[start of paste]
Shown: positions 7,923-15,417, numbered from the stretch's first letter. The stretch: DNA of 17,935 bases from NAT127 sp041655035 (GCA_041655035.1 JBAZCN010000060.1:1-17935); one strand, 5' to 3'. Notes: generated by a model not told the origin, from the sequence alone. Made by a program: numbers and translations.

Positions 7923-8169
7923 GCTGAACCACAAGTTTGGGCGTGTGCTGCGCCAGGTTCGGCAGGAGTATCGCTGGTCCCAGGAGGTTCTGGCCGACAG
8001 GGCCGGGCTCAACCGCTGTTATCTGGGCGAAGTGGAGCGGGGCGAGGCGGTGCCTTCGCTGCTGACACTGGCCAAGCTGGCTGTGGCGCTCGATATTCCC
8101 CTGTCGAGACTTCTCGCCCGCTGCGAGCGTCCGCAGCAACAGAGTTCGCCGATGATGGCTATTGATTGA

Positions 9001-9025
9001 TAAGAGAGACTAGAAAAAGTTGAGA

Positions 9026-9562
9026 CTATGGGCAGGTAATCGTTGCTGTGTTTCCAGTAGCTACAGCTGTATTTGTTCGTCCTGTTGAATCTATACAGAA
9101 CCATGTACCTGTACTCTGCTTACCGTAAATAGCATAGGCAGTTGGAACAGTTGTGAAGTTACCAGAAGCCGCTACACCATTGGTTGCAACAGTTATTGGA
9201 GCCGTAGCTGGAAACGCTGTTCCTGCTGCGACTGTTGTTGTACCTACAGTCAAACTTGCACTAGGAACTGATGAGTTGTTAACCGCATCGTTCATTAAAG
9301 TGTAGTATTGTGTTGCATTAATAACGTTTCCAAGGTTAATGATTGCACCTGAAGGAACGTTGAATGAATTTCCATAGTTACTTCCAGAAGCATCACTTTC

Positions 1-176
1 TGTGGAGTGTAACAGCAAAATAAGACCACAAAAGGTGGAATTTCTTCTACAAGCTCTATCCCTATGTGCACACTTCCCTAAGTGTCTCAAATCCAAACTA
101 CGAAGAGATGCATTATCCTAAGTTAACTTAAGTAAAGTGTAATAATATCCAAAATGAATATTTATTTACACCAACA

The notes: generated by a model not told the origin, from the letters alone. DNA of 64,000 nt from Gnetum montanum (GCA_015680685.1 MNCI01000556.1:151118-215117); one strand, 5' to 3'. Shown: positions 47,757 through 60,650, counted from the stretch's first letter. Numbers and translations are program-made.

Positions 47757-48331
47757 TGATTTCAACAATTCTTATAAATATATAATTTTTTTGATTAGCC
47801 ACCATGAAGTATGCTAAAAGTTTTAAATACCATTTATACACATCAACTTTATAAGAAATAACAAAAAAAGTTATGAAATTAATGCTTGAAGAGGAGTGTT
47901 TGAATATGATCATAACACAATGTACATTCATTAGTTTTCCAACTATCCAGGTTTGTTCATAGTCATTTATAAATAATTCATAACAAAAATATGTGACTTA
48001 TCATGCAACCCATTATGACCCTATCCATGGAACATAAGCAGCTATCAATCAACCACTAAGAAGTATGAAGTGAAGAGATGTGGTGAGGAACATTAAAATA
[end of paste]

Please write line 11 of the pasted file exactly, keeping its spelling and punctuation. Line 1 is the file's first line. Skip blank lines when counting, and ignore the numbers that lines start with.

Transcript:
9201 GCCGTAGCTGGAAACGCTGTTCCTGCTGCGACTGTTGTTGTACCTACAGTCAAACTTGCACTAGGAACTGATGAGTTGTTAACCGCATCGTTCATTAAAG